Jan De Nul launches Voltaire in China
Within a space of twenty days, Jan De Nul Group has splashed another vessel at the COSCO Shipping Shipyard in Nantong, China. Following the launch of Les Alizés, Jan De Nul’s next-gen offshore jack-up installation vessel Voltaire has also hit the water.
Voltaire will be the second and largest jack-up vessel in Jan De Nul’s fleet, and able to support the renewable energy industry to build next generation offshore wind farms. In common with Les Alizés, the Voltaire is due for delivery in the second quarter of 2022.
Designed in-house, Voltaire is built to transport, lift and install offshore wind turbines, transition pieces and foundations. It features a main crane with a capacity of over 3,000 tonnes fit for current and future generation of wind farms. However, besides the offshore renewables sector it will be able to service the oil and gas industry to decommission offshore structures. It is fitted with an advanced jack-up system, four 130-metre legs enabling it to work at 80 metres of water depth, with a load of 16,000 tonnes.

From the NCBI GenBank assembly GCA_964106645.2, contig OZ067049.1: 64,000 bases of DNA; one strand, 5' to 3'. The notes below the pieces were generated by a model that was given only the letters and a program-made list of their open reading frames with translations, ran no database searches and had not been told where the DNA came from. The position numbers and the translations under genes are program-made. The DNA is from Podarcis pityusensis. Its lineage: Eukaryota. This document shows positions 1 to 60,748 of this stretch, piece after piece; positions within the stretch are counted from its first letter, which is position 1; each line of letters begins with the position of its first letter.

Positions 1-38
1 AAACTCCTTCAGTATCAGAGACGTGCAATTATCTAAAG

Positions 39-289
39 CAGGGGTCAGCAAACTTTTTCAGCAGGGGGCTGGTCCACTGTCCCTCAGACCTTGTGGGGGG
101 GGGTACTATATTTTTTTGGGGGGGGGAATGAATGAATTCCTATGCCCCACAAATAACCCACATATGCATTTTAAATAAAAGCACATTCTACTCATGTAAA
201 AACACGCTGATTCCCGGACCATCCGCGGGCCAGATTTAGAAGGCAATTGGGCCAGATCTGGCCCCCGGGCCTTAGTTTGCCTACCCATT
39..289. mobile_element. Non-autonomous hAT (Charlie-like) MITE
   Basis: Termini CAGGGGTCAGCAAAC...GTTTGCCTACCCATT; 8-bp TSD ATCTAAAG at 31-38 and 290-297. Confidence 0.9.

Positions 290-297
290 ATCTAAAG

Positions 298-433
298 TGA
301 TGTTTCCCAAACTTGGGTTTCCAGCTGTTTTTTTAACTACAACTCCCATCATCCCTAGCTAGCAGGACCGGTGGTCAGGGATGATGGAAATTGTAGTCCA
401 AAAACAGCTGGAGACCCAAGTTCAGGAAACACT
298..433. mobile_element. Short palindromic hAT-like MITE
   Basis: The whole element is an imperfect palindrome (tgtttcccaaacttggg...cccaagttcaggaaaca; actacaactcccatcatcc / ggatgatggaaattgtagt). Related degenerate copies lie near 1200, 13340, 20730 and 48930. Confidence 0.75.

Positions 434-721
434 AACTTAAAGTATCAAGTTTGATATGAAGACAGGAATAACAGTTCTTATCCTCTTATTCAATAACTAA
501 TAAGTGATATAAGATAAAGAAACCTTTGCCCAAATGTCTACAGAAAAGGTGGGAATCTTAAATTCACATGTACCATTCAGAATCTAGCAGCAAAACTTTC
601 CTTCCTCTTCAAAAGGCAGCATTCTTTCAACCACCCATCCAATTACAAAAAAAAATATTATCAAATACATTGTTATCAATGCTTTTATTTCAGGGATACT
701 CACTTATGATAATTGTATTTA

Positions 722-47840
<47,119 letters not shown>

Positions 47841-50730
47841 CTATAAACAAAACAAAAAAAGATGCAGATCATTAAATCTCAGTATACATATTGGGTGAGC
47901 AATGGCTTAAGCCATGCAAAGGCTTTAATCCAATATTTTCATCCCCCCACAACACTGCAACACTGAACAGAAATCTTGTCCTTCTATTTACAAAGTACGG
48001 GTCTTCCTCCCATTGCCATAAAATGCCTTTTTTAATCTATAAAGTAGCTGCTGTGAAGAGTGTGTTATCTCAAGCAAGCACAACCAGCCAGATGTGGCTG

Jan De Nul scaling-up to serve growing market demands
With the increasing demand for decarbonisation and lower-cost green electricity, offshore wind turbine and foundation components continue to rapidly increase in size to a point where their dimensions have largely outgrown the current market installation capability.
Jan De Nul Group has placed an order in 2019 for the Voltaire, the world’s tallest and highly advanced jack-up installation vessel, and Les Alizés, an equally revolutionary floating installation vessel.
With lifting capacities of over 3,000 tonnes and 5,000 tonnes respectively, along with Jan De Nul’s existing subsea cable laying trio, these vessels will have the capability to install the complete requirements of next generation offshore wind.
Following delivery, Voltaire will mobilise to the United Kingdom for the construction of the 3.6 GW Dogger Bank offshore wind farm, the world’s largest offshore wind farm, transporting and installing in total 277 GE Haliade-X turbines up to 14MW.